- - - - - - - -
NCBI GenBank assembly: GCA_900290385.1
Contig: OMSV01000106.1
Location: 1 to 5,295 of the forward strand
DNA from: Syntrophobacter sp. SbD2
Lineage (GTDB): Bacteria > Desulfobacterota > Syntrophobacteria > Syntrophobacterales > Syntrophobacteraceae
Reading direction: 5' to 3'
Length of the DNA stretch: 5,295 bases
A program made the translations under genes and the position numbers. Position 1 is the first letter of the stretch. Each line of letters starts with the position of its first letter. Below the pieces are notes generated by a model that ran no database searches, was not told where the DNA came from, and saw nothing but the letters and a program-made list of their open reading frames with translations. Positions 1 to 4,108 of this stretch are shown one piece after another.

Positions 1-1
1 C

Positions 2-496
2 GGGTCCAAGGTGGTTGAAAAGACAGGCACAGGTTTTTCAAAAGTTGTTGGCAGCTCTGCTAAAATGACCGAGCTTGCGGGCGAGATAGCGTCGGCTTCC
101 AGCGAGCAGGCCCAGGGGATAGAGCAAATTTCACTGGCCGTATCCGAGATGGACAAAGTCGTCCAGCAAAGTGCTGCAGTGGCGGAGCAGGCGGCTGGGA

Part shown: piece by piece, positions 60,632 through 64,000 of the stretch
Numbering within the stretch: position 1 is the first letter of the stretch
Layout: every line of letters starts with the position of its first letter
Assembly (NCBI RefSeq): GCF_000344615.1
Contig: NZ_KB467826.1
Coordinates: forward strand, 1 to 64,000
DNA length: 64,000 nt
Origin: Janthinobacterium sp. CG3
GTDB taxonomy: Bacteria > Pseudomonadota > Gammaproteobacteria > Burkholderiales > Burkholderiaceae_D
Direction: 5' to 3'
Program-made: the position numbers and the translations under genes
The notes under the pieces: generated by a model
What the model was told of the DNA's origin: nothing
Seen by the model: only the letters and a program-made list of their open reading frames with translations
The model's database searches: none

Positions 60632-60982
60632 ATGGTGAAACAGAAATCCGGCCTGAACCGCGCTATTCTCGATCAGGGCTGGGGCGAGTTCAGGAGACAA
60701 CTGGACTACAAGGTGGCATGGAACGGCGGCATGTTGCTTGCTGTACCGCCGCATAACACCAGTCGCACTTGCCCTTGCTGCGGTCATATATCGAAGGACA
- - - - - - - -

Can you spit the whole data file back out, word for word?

NCBI GenBank assembly: GCA_900290385.1
Contig: OMSV01000106.1
Location: 1 to 5,295 of the forward strand
DNA from: Syntrophobacter sp. SbD2
Lineage (GTDB): Bacteria > Desulfobacterota > Syntrophobacteria > Syntrophobacterales > Syntrophobacteraceae
Reading direction: 5' to 3'
Length of the DNA stretch: 5,295 bases
A program made the translations under genes and the position numbers. Position 1 is the first letter of the stretch. Each line of letters starts with the position of its first letter. Below the pieces are notes generated by a model that ran no database searches, was not told where the DNA came from, and saw nothing but the letters and a program-made list of their open reading frames with translations. Positions 1 to 4,108 of this stretch are shown one piece after another.

Positions 1-1
1 C

Positions 2-496
2 GGGTCCAAGGTGGTTGAAAAGACAGGCACAGGTTTTTCAAAAGTTGTTGGCAGCTCTGCTAAAATGACCGAGCTTGCGGGCGAGATAGCGTCGGCTTCC
101 AGCGAGCAGGCCCAGGGGATAGAGCAAATTTCACTGGCCGTATCCGAGATGGACAAAGTCGTCCAGCAAAGTGCTGCAGTGGCGGAGCAGGCGGCTGGGA

Part shown: piece by piece, positions 60,632 through 64,000 of the stretch
Numbering within the stretch: position 1 is the first letter of the stretch
Layout: every line of letters starts with the position of its first letter
Assembly (NCBI RefSeq): GCF_000344615.1
Contig: NZ_KB467826.1
Coordinates: forward strand, 1 to 64,000
DNA length: 64,000 nt
Origin: Janthinobacterium sp. CG3
GTDB taxonomy: Bacteria > Pseudomonadota > Gammaproteobacteria > Burkholderiales > Burkholderiaceae_D
Direction: 5' to 3'
Program-made: the position numbers and the translations under genes
The notes under the pieces: generated by a model
What the model was told of the DNA's origin: nothing
Seen by the model: only the letters and a program-made list of their open reading frames with translations
The model's database searches: none

Positions 60632-60982
60632 ATGGTGAAACAGAAATCCGGCCTGAACCGCGCTATTCTCGATCAGGGCTGGGGCGAGTTCAGGAGACAA
60701 CTGGACTACAAGGTGGCATGGAACGGCGGCATGTTGCTTGCTGTACCGCCGCATAACACCAGTCGCACTTGCCCTTGCTGCGGTCATATATCGAAGGACA